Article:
US-Mexico border drug tunnel found near Tijuana
Security forces in Mexico have discovered an underground tunnel aimed at crossing into the United States.
The unfinished tunnel, in the border city of Tijuana, is believed to have been built by the Sinaloa cartel with the aim of smuggling drugs into the US.
Last month Joaquin "Shorty" Guzman, the leader of the Sinaloa cartel, escaped from a maximum security jail through a 1.5km-long (1 mile) tunnel.
Guzman, one of the world's most wanted drug dealers, is still on the run.
Officials from the federal prosecutor's office said the tunnel was 123m (404ft) long, but came just short of crossing the border.
The Mexican authorities uncovered the tunnel on 30 July, but they only allowed members of the media to access it on Sunday.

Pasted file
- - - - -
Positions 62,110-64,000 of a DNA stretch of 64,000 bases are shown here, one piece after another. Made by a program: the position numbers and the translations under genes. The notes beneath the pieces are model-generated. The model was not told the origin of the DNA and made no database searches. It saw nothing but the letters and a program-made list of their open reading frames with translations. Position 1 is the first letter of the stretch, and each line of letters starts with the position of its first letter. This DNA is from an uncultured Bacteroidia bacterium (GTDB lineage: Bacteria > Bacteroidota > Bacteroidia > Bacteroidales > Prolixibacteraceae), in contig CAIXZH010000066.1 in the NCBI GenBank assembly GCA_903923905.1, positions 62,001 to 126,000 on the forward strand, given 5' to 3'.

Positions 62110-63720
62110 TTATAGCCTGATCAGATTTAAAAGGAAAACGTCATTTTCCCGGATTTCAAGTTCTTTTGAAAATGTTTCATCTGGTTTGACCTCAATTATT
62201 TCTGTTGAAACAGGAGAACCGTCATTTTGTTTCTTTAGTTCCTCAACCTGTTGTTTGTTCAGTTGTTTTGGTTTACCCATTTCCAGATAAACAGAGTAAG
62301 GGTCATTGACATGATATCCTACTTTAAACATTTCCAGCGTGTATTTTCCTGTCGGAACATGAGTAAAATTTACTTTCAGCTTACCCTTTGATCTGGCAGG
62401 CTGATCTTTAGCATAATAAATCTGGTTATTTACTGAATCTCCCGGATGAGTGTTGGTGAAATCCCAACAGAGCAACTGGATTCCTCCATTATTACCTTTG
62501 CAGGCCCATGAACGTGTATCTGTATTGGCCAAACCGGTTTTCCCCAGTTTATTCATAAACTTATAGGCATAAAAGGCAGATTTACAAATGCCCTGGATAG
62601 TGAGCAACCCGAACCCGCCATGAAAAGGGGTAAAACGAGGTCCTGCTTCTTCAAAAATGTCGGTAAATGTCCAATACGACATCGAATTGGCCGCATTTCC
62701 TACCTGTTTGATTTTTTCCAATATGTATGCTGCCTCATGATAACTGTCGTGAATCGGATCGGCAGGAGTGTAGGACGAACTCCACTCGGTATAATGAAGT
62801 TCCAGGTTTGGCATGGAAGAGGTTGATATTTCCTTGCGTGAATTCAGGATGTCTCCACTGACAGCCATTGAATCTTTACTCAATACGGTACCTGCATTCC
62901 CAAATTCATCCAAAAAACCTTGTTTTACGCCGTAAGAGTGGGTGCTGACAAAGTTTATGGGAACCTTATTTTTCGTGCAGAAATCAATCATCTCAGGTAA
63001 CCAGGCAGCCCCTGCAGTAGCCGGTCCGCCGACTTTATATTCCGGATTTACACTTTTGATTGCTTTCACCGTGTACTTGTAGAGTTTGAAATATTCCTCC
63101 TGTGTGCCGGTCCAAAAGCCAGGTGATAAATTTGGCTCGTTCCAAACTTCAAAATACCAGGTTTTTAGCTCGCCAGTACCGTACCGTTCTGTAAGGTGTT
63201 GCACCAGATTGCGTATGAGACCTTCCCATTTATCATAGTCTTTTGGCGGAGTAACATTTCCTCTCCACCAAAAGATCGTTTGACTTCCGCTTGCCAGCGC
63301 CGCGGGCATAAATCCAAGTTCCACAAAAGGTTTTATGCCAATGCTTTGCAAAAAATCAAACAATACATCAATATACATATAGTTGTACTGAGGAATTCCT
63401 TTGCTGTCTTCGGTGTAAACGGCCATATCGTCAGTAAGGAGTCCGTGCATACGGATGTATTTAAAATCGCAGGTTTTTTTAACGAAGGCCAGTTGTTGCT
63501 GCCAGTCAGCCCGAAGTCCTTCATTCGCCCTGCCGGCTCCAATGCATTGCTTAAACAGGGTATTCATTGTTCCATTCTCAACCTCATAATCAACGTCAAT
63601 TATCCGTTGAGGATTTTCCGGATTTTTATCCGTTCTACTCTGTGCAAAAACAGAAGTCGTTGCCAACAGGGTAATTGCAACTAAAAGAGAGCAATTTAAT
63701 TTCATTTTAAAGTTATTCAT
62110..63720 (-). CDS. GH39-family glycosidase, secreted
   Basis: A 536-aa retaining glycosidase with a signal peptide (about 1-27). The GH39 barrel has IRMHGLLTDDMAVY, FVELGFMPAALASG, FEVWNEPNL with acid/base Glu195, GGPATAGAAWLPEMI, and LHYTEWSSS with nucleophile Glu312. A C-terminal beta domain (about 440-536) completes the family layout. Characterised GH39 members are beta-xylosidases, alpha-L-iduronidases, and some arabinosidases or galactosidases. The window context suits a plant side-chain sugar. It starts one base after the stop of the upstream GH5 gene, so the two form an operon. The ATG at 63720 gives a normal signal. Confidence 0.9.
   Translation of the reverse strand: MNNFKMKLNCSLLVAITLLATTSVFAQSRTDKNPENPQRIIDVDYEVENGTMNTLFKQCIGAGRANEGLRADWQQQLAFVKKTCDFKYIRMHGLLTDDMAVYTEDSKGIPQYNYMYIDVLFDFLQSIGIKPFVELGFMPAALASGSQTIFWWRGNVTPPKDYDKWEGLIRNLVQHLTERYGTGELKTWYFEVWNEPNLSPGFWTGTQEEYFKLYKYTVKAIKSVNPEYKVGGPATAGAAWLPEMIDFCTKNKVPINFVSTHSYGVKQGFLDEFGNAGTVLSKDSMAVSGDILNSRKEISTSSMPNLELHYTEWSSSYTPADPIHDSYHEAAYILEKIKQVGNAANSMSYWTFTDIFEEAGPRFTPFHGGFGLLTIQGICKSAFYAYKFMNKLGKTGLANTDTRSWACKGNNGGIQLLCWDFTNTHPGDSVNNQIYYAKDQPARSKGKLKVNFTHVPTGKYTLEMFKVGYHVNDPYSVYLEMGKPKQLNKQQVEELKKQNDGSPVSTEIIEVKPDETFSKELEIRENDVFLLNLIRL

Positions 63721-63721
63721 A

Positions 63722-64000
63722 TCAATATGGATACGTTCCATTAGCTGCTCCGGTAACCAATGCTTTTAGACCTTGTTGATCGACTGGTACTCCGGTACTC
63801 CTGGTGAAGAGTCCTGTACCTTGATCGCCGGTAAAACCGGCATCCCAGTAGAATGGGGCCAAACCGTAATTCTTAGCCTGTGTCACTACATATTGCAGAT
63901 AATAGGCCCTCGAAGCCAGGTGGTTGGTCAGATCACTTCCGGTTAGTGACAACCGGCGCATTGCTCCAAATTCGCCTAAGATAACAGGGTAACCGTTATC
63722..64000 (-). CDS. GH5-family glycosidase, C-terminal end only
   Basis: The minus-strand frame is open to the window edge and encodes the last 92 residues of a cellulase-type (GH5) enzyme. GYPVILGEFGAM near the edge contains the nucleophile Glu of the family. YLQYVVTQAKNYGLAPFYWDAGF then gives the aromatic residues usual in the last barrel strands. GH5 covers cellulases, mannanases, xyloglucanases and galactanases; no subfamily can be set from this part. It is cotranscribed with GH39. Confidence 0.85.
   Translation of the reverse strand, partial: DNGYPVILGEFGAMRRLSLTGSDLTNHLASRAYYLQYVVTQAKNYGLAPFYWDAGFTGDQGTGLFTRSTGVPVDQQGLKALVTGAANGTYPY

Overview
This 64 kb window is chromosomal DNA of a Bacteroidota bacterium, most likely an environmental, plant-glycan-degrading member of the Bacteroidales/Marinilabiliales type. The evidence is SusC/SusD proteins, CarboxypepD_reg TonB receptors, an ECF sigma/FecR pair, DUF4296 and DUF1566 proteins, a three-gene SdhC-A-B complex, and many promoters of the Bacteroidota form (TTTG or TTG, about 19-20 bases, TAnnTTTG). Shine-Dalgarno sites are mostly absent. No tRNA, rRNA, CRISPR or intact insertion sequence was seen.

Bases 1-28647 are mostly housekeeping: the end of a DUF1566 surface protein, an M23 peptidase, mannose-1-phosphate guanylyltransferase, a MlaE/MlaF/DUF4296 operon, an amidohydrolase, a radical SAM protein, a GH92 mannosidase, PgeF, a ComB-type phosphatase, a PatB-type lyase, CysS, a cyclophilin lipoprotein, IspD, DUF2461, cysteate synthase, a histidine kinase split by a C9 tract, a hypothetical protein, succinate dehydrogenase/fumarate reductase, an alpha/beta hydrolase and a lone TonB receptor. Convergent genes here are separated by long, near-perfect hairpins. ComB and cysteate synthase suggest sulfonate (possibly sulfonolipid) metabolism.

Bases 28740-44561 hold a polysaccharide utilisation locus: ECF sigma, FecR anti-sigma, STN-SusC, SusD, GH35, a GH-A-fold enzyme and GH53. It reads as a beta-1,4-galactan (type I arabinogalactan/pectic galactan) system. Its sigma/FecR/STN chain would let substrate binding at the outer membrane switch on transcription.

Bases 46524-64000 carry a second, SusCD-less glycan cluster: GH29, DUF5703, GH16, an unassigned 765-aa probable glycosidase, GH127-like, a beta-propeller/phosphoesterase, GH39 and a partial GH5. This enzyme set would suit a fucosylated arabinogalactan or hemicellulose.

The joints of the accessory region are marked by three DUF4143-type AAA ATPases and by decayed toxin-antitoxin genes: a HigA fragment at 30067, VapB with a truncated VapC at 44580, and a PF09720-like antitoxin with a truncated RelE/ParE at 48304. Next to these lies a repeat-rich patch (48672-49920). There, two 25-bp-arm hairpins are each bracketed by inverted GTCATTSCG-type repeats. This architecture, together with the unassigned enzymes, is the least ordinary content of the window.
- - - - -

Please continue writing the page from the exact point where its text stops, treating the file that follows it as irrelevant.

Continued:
Members of the security forces said they had received an anonymous tip-off about a warehouse in Tijuana.
There, they found the unfinished tunnel, which had rails, lighting and ventilation.
It is the third such tunnel found in and around Tijuana this year.
No arrests were made.
The gang believed to be behind its construction, the Sinaloa cartel, are considered experts in the building of sophisticated tunnels.
Drug lord Joaquin Guzman, whose arrest in 2014 was seen as a major coup for President Enrique Pena Nieto, escaped through such a tunnel on 11 July.
It led from the shower of his cell in a maximum security jail to a building outside the prison's perimeter.
Despite a massive manhunt, Guzman's whereabouts remains unknown.
A number of prison staff, including the jail's director, have been arrested in connection with his escape.